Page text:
Cabaret is a bittersweet, festive and dark musical, and its magic lives on to this day. It is also a mirror that simultaneously reflects the conflictive world of the 1930s and that of today, as it addresses issues such as sexual dissidence, abortion and xenophobia, and it reflects the eternal struggle between repression and freedom, and, essentially, between the individual and the political-social context that conditions their existence. All of this is achieved through musical themes that are already part of the collective imagination because, indeed, “life is a cabaret.”

Isabel Castells Molina, Professor of Spanish Literature at the Department of Spanish at the University of La Laguna and Cultural Development and Library Secretarial Director at the University of La Laguna. She teaches the subject “Literature and Cinema” and has dealt with the relationships between both disciplines in articles, book chapters and conferences.

18.00 to 19.30 «What Film Composers Can Learn From Songwriters»

Talk given by  Andy Hill

Film music shares a historical lineage with musical theater and operetta by way of Vienna and “founding fathers” like Max Steiner, and it’s not by chance that the first generation of great film composers looked to the stage for inspiration. There is something about the presence of larger-thanlife characters on the screen acting their part to the accompaniment of a musical score that calls for the use of themes that sometimes recall showtunes more than symphonies. And from “Tara’s Theme” to “My Heart Will Go On,” it’s been those sweeping anthems of love and longing that often ensure a place for the film in the memory of the audience.

It’s in every film composer’s interest to study the art of popular song, and particularly the standards of musical theater and its cinematic adaptations, from “You’ll Never Walk Alone,” “My Favorite Things,” and “Maria” to “Send In The Clowns” and “Memory.” We will deconstruct some of the best ones and discover that even at a time when melody seems not to be the cornerstone of film music, a good motive and a compelling set of chords can still get you a long way.

18 JUL
Espacio Cultural CajaCanarias Santa Cruz de Tenerife

16.30 to 18.00 «The Evolution of the Musical»

Talk given by  Paco Dolz

Silent cinema made a great use of music and, once sound was incorporated, it adopted the musical genre as a spectacle. It was the era of great visual creators such as Gene Kelly, Busby Berkeley or Fred Astaire, where the important thing was the music and the choreography. In 1927, Oscar Hammerstein, with "Show Boat", set out the rules of the theatrical musical as a genre, ensuring that the songs were not just a break in the action, but actually moved the story forward.

The success of the team of Oscar Hammerstein and Richard Rodgers (The King and I, The Sound of Music) gave way, among others, to Frederick Loewe and Alan Jay Lerner (My Fair Lady, Paint Your Wagon); Fred Ebb and John Kander (Cabaret, Chicago) or Jerry Bock and Sheldon Harnick (Fiddler on the Roof, She Loves Me). Special mention goes to those who are both musicians and lyricists such as Cole Porter (Anything Goes, Kiss me Kate), Jerry Herman (Hello Dolly, La Cage aux Folles) or Stephen Sondheim (West Side Story, Sweeney Todd).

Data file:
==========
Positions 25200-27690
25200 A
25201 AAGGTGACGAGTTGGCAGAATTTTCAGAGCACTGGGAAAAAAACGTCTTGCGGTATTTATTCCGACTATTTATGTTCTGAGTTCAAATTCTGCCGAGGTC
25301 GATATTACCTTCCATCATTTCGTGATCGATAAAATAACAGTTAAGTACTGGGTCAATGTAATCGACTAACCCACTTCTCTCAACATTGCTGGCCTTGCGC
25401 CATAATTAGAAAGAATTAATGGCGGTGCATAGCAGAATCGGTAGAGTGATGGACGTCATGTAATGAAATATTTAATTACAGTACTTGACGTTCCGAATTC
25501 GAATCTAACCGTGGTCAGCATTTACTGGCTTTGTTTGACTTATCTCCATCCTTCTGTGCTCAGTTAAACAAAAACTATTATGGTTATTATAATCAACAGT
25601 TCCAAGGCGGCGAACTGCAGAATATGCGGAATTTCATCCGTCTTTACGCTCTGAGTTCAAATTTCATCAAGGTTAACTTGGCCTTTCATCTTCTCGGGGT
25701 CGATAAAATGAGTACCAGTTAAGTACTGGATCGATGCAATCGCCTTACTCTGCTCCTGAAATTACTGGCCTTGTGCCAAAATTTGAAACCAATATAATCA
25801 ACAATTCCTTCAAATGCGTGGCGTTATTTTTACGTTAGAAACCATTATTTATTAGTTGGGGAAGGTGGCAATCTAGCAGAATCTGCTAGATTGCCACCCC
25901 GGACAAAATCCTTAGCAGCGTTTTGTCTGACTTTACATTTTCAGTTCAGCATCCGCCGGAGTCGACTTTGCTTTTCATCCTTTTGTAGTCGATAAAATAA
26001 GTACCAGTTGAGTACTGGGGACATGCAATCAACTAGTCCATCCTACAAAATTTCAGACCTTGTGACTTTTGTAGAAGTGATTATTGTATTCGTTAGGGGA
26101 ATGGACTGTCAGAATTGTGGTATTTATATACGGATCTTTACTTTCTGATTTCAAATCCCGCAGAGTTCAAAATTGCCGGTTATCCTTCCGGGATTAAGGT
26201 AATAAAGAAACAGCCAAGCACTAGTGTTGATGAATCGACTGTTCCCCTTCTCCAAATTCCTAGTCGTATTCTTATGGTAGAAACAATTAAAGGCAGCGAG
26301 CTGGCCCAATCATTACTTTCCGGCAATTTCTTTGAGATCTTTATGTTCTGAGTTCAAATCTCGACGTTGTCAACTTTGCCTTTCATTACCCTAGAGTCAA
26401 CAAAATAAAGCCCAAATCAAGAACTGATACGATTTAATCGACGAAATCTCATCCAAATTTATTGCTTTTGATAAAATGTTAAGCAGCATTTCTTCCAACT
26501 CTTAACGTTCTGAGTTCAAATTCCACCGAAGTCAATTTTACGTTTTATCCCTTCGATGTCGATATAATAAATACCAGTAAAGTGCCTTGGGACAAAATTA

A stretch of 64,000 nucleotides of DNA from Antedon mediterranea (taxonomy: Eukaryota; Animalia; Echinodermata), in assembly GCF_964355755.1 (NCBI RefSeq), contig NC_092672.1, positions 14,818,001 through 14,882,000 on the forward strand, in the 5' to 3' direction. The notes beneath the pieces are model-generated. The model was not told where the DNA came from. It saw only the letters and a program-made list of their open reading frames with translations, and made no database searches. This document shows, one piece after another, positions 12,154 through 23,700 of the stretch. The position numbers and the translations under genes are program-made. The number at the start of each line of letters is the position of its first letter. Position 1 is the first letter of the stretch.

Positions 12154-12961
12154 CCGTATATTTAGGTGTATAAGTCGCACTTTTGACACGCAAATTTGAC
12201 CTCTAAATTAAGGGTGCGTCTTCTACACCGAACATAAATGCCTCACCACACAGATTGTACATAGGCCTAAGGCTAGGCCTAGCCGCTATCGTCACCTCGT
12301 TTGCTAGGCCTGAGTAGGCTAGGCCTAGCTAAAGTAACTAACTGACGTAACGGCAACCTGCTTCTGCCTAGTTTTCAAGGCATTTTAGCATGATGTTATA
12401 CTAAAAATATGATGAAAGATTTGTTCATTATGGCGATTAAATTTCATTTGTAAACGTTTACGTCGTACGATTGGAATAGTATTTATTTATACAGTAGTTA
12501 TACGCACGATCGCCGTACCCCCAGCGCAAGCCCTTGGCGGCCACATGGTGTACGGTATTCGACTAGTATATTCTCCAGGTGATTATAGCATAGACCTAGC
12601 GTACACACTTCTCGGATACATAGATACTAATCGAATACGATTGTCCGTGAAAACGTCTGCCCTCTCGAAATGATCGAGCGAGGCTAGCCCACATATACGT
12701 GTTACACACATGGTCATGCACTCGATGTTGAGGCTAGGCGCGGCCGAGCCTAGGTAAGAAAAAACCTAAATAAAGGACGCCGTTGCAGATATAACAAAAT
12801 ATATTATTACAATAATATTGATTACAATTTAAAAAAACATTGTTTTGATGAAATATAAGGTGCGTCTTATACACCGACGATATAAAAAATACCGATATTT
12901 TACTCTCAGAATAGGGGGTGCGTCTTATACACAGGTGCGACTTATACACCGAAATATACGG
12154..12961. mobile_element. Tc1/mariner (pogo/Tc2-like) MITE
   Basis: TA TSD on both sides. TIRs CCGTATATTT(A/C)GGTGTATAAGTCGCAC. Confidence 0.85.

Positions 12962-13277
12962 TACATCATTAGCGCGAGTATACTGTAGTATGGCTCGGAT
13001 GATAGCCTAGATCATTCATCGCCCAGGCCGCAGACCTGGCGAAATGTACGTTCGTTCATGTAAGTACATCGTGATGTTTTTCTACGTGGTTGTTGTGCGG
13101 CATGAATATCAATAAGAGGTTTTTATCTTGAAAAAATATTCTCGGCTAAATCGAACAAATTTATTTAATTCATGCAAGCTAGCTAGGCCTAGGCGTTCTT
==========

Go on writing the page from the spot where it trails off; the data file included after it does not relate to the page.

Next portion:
Another important moment for the theatrical musical was the landing on Broadway of the international Andrew Lloyd Webber (Evita, The Phantom of the Opera - England), Claude Michel Schonberg (Les Misérables, Miss Saigon - France), Elton John (The Lion King, Billy Elliot - England), or Tim Minchin (Matilda, Groundhog Day - Australia), who ended the monopoly of Americans in the world of the musical.

And we will cover the current landscape, with the explosion of non-musical films (Back to the Future, Ghost) that have been brought to the theatre in the form of musicals, and musicals that were born as musical films (La La Land, The Greatest Showman), whose success will inevitably take them to the stage.

This is a chance to get to know the most legendary musicals in film history, which will then be enjoyed at the “A Million Dreams” Gala Closing Concert on Saturday, July 20th.


18.00 a 19.30 «Roundtable»

Roundtable with Justin Hurwitz, Robert Townson and Paco Dolz. Moderated by Gorka Oteiza

Film and music lovers are invited to participate in a very special event, an exclusive Q&A with awardwinning composer Justin Hurwitz and other notable guests. In this one-of-a-kind session, attendees will have the opportunity to delve into the fascinating world of film music composition, focusing on the hit film La La Land.

From the secrets behind the melodies to the creative challenges of production, this event will provide a privileged view of the creative process behind one of the most emblematic films of recent years.

This Q&A is the perfect complement before enjoying the LA LA LAND in Concert “Live to Picture” experience on Friday, July 19th, as part of the Festival programme.